As for the household decision-making that sent them to the United States, at least as expressed to Markham, this consists of frustration over Salvadoran income levels in an economy that, since 2001, has been dollarized. The twins’ father Wilber is an enterprising small farmer with enough land to support nine children, but not enough to support their future upward mobility. When the twins’ older brother Wilber, Jr. passes a university entrance exam, Wilber, Sr. has a better idea—why not go north and send us remittances? Wilber, Jr. reaches his destination, pays off the $6,000 his father borrowed to pay for the journey, then stops sending remittances and falls out of contact.
Seven years later, 17-year-old Ernesto volunteers to go north. But the plan is complicated by family tensions with Uncle Agustín, as well as with another angry relative who is said to be affiliated with MS-13. After Ernesto naively announces his imminent departure on Facebook, he must flee from his own relatives, whose animosity could also endanger his identical twin brother Raul—so now Raul has to go north too. Paying for all this is $14,000 that dad has borrowed from another local moneylender, at 20 percent interest and guaranteed by the titles to the family’s precious agricultural land.
The twins get as far as the thorny scrub of South Texas before being caught by the U.S. Border Patrol. Still shy of 18, they are classified as juveniles, which means that, pending a future court date, they can be released to a family member. This turns out to be their older brother Wilber, Jr., whose own lack of legal status is no obstacle to his serving as their guardian. All he has to do is pay their airfare from Texas to California and stick them in school, not the labor market—to the chagrin of the twins, who are increasingly anxious about their father’s migra-loan.
Fortunately for the twins, they now meet their author/mentor Markham, who connects them with a low-cost lawyer, who knows that family conflicts with an uncle will not qualify them for political asylum. Conceivably they could qualify for Special Immigrant Juvenile Status (SIJS), but this is for kids who have been abused by their parents. Moreover, if they win status as abused minors, their now legally certified abusive parents will never be able to join them in the United States. Neither issue prevents an obliging immigration judge from clearing Raul and Ernesto for SIJS status.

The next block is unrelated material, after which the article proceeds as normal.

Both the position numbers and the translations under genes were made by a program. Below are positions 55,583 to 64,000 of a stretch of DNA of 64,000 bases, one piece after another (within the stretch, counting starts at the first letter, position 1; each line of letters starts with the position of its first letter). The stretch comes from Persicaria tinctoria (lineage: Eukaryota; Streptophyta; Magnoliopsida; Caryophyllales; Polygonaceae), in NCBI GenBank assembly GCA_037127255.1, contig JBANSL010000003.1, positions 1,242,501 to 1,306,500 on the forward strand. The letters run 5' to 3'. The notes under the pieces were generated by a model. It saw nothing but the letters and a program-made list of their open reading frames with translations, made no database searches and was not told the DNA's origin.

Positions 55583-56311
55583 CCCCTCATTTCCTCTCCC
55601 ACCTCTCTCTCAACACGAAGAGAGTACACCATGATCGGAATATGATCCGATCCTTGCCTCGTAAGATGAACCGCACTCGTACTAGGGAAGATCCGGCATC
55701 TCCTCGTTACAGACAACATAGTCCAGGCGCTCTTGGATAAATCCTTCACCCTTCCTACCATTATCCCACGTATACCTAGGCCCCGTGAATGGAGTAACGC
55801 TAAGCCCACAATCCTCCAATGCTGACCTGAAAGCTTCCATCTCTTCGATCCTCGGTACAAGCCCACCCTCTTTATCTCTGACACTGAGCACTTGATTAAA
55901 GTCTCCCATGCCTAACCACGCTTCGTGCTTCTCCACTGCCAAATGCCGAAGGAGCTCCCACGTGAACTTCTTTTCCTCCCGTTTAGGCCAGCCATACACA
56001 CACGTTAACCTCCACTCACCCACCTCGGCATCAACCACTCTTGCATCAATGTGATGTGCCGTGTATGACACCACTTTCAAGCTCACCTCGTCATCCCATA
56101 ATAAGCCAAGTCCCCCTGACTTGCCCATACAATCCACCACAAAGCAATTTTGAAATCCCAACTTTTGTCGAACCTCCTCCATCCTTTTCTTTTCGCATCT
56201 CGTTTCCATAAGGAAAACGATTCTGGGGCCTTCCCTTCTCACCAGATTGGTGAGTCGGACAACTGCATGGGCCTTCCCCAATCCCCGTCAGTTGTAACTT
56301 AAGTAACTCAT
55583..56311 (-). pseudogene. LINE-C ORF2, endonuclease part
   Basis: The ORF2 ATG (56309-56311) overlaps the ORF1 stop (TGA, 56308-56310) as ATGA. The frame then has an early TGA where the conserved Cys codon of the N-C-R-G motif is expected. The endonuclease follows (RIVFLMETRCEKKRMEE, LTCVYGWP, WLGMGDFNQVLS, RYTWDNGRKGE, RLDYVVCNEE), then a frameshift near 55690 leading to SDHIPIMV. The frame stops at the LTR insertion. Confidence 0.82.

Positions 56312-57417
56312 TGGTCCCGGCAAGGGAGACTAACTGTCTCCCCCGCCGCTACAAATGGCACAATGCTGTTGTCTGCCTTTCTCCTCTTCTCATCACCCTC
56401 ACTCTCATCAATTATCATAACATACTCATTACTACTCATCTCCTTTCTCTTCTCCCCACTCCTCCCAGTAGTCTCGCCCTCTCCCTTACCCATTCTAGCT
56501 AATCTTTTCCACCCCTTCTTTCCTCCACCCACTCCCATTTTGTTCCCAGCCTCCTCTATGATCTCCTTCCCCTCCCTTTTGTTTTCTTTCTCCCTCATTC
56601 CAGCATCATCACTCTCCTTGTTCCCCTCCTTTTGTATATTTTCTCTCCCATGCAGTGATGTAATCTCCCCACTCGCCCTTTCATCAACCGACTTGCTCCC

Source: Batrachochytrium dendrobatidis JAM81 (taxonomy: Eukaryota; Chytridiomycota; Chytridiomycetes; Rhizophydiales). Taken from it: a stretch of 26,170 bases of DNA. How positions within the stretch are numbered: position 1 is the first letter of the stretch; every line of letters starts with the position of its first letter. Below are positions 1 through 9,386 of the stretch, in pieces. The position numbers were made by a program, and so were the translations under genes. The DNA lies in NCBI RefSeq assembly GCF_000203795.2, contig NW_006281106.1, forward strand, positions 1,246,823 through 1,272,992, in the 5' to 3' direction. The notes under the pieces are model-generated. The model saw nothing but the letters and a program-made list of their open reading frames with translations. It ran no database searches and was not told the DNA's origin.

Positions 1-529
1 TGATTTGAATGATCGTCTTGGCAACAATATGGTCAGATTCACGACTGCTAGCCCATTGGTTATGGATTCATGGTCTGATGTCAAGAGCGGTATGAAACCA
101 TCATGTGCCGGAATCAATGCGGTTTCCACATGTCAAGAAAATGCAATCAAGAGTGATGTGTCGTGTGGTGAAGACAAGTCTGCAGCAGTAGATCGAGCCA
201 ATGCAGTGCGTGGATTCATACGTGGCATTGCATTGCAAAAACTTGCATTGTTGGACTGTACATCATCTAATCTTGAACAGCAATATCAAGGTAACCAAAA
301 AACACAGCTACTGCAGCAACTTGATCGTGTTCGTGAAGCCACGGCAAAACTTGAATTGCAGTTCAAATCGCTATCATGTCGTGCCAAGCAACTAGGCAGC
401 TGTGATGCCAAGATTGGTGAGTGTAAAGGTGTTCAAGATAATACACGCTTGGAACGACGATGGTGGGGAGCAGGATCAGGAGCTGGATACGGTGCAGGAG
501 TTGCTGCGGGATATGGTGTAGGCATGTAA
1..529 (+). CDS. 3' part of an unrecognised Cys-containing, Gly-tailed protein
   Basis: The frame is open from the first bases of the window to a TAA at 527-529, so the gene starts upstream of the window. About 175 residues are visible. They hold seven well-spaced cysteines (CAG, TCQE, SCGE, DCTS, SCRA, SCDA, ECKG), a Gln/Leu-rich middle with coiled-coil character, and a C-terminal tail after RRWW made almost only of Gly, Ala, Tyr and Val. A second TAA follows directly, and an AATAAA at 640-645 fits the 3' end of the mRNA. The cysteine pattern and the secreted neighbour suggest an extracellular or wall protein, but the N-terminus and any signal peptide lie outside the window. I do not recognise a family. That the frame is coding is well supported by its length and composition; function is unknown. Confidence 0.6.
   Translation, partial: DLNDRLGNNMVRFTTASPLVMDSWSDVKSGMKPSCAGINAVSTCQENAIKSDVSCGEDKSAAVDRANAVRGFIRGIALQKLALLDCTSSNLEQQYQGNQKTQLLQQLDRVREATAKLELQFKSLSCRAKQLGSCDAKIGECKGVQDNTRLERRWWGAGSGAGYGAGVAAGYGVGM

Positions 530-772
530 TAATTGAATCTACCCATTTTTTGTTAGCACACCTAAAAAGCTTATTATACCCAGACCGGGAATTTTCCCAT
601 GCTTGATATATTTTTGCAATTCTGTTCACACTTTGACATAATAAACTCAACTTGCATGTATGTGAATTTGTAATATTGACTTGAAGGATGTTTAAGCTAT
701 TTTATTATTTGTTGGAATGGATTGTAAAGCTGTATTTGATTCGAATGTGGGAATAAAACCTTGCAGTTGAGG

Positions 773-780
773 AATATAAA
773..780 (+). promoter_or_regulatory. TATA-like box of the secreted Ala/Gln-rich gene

The other big hurdle is that the twins are too independent to settle down to tenth grade in an Oakland high school. They are distracted by iPhones, girls, cigarettes and booze; only their never-say-die teachers and counselors prevent them from flunking out. There is occasional talk of suicide, and occasional threats against others that never cause physical injury. The obvious bright spot is their dedication to the low-level service jobs which many American teenagers now shun and for which American employers now prefer immigrants. Where Ernesto and Raul shine is as a bus-boy and a dishwasher.
Compared to the travails of many unaccompanied minors, this is a success story, thanks to an older brother who provides a temporary home and an immigration judge who sets them on the road to legal residency. Yet the twins debate whether the United States is a better deal than El Salvador. Their first interpretation of an Oakland neighborhood is that it is poorer than their hometown. As for the violence they allegedly fled, it is in Oakland that they get mugged, not in El Salvador. On the migrant trail is where they suffer their worst experiences—in Guatemala Raul is beset by fake policemen who rob him and rape his female coyote, while in Mexico Ernesto witnesses his own coyotes murder a fellow migrant.
Only at the level of consumption—and of prestige in the eyes of Salvadorans who wish to follow their example—is California clearly a big improvement over El Salvador. Every photo the twins post on Facebook excites envy, including financial requests from the gangster relatives who allegedly chased them north. Given the boys’ excellent luck with the Oakland public schools and the immigration bureaucracy, their biggest worries lie elsewhere.
Unlike many immigrant-rights advocates, Markham does not ignore the theme that preoccupies so many Central Americans in the United States—the debt and interest threatening their family’s patrimony back home. Even after the twins drop out of high school to earn money as fast as they can, a succession of necessities and temptations prevents them from assembling the monthly $1,000 needed to save the family farm—until Ernesto’s impregnation of his 15-year-old Oakland girlfriend, followed by an expensive baby shower, ends this pretense once and for all. Up against the wall, Wilber, Sr., sells one parcel of land in the hope that the cash will save the other parcel.
In short, the family is liquidating a viable farm in order to send what Salvadorans call a chain of migrants into the lowest level of the U.S. proletariat. But even after three sons have been sent north, the vision of receiving remittances fails to materialize. As guilt gnaws at the twins, back home their relatives are tempted by the latest migration scams to come north themselves. These include 1) paying a U.S. citizen for a phony marriage or 2) showing up with a small child, which is said to guarantee release with the right to work. But each will require borrowing more money to pay smugglers. The book ends with the twins’ older sister receiving a $500 extortion threat over the phone—possibly from an MS-13 cousin who presumes they are rolling in remittances.